You should continue to recycle all of the items listed above.

THINGS YOU SHOULD NOT PUT INTO YOUR RECYCLE BIN

Here is a list of things that cannot be recycled and should not be put into your recycle bin:

  • Foam containers and cups, even if they have a recycle symbol on them,
  • Cups coated with wax or plastic such as soda cups,
  • Plastic bags such as grocery store bags (You can often take these bags back to the grocery store.),
  • Flexible packaging such as chip bags or juice pouches,
  • Plastic wrap,
  • Container caps,
  • Diapers, yes, some people throw soiled diapers into their recycle bins.

Avoid Contamination of Recycling Materials with Food or Liquids

Materials contaminated with food or liquid cannot be recycled. Here is what you should do:

  • Check that the material is recyclable. Look for the recycle symbol on items. 
  • Rinse jars, bottles, and cans that have visible residue in them. A quick rinse is usually adequate.
  • Throw away heavily soiled items.

CONTAMINATED RECYCLE MATERIALS

Contaminated recycling materials cannot be recycled and usually end of going to a landfill. Here is a list of contaminants that make recycle material non-recyclable:

  1. Plastic Bags: Do not place your recycle materials in a plastic bag. Plastic bags cannot be recycled. The recycler will either waste time removing the plastic bag or worst, discard the bag and its contents and send it to a landfill.
  2. Food Wastes: Uncleaned containers with leftover food wastes cannot be recycled. Containers contaminated with food wastes will be sent to a landfill. You need to wash food containers and remove all of the food before placing the containers into your recycle bin.
  3. Bright Colored Paper: In general, bright colored paper should not be recycled.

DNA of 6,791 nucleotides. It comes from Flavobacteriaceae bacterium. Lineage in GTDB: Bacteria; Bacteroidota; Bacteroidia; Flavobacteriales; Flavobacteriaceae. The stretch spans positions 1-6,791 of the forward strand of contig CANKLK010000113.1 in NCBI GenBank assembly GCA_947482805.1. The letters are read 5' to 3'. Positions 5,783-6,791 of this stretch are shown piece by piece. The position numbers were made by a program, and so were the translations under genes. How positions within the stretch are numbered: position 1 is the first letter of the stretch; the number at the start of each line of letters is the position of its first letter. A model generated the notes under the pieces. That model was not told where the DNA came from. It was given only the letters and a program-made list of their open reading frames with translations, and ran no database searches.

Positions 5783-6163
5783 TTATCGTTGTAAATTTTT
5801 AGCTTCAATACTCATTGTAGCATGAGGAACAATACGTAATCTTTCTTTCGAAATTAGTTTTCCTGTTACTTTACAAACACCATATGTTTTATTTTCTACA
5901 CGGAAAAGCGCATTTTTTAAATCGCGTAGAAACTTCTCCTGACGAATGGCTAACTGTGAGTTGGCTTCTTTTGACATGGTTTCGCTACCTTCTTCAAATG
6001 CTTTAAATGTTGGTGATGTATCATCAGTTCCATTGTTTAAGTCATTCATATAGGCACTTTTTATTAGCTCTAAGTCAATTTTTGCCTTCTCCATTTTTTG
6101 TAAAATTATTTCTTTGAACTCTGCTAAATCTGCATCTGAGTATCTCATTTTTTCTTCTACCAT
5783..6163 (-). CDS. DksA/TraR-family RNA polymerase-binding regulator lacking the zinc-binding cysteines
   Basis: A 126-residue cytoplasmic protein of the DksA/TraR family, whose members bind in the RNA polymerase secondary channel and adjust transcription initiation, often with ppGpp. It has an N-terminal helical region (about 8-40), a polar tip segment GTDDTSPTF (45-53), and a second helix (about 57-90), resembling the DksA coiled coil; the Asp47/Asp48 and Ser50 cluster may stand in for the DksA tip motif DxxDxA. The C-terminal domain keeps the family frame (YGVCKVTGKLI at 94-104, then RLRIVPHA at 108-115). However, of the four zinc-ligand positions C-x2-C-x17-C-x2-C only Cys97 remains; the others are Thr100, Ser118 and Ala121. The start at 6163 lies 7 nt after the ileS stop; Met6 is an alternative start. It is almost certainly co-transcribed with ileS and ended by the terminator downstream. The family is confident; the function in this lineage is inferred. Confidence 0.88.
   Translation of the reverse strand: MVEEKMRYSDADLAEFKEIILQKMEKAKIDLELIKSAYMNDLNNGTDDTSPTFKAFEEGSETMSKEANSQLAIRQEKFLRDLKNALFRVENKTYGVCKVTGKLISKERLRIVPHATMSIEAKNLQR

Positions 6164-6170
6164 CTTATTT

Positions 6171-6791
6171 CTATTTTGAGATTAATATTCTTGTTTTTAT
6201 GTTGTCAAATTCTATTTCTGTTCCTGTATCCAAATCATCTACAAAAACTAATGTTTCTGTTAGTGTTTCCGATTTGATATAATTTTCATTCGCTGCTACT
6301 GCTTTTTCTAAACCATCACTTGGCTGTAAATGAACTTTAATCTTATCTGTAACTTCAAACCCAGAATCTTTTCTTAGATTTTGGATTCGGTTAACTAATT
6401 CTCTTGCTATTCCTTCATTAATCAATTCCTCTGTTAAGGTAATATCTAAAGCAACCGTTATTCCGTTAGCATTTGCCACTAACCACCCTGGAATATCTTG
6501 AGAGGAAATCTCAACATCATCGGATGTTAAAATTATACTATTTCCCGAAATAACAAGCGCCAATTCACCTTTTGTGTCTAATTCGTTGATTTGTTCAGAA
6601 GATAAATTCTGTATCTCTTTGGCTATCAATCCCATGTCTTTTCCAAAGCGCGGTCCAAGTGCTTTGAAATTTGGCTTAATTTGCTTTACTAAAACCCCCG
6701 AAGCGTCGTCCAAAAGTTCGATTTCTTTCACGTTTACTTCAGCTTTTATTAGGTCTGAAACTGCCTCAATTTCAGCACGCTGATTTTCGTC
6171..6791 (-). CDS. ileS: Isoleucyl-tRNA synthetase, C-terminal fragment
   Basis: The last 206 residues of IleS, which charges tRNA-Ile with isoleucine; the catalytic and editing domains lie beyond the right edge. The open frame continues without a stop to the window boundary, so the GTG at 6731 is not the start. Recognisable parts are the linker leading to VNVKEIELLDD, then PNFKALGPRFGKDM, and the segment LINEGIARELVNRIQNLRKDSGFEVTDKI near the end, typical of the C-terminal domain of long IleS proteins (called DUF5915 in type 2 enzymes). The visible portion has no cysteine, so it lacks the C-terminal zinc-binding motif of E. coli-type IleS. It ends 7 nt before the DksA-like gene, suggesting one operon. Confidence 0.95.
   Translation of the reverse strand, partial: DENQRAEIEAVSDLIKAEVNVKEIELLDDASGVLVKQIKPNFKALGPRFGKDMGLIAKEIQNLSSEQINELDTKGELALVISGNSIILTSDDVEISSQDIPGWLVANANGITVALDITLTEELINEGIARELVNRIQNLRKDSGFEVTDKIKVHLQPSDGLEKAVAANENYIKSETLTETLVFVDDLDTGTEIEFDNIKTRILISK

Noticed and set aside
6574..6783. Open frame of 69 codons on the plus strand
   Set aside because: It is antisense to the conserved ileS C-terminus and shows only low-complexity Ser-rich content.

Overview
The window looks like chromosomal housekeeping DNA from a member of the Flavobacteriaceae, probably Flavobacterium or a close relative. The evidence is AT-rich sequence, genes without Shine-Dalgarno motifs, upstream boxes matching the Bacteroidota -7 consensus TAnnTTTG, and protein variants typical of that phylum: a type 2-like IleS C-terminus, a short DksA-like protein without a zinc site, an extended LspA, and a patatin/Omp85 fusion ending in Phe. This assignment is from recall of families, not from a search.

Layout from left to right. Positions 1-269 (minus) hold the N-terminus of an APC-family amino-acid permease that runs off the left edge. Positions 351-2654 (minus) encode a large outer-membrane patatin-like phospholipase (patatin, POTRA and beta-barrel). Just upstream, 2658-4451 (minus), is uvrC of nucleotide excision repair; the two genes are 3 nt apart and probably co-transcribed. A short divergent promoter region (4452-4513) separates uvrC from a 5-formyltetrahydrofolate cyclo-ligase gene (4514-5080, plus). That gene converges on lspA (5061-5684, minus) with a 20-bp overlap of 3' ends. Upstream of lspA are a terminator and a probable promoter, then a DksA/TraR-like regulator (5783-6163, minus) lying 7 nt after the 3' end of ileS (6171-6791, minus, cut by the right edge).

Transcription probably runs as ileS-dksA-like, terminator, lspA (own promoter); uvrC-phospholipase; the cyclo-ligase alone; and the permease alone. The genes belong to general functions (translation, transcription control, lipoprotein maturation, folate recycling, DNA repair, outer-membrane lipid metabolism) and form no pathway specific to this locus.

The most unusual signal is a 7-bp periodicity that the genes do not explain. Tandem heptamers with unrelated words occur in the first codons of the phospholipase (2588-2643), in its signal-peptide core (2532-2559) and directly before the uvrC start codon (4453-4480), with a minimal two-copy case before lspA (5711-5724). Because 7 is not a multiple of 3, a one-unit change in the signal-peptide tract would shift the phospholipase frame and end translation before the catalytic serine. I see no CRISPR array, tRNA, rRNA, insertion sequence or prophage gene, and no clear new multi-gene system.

4. Frozen Food Containers: The coating on frozen food containers make them non-recyclable.
  5. Shredded Paper: Shredded paper should not be placed into your recycle bin.
  6. Caps and Tops to Bottles, Jars and Containers: Caps and tops are not recyclable; throw these in the trash, not the recycle bin.

We all want to maximize our recycling efforts, but we need to recycle the correct materials in the correct manner. Otherwise, we mess up the recycling facility and much of our “recycled waste” ends up in a landfill. You should check with your hauler if you have any questions about what materials can be recycled.

HOW TO MAKE SURE YOUR RECYCLING GETS RECYCLED/FIVE THIRTY EIGHT

WWW.RECYCLEOFTENRECYCLERIGHT.COM

RECYCLING

Single-stream recycling (SSR) streamlines and simplifies the process of collecting and sorting recyclable materials, increasing rates by up to 50 percent. In a single-stream recycling system, residents and commercial customers place recyclables in a recycling cart and waste in a waste cart for pickup, and no longer need to separate these materials in their homes or workplaces. This program modernizes curbside collection in Lower Gwynedd and increases the amount of recyclable material collected.

Below is a list of acceptable SSR recyclables:

  • Newspaper
  • Magazines
  • Glass bottles
  • Glass jars
  • Aluminum cans
  • Steel cans
  • Plastics #1-7
  • Paperboard
  • Cardboard
  • Junk Mail
  • Paper

Recycling in Lower Gwynedd Township is required for all residential properties, commercial entities, and hospitality establishments (including restaurants and taverns). The LGT ordinance pertaining to recycling can be found here. Community events attended by 200 people or more are required to provide recycling containers.

Curbside Leaf Collection opportunities are provided to all residents through the single-hauler trash collection contract. Under the contract the hauler is required to schedule eight pick-ups throughout the year. Six collections are scheduled in the Fall and two are scheduled in the Spring. The current dates are listed above. All leaf and yard waste must be placed in biodegradable bags and there is a limit of eight bags per pick-up.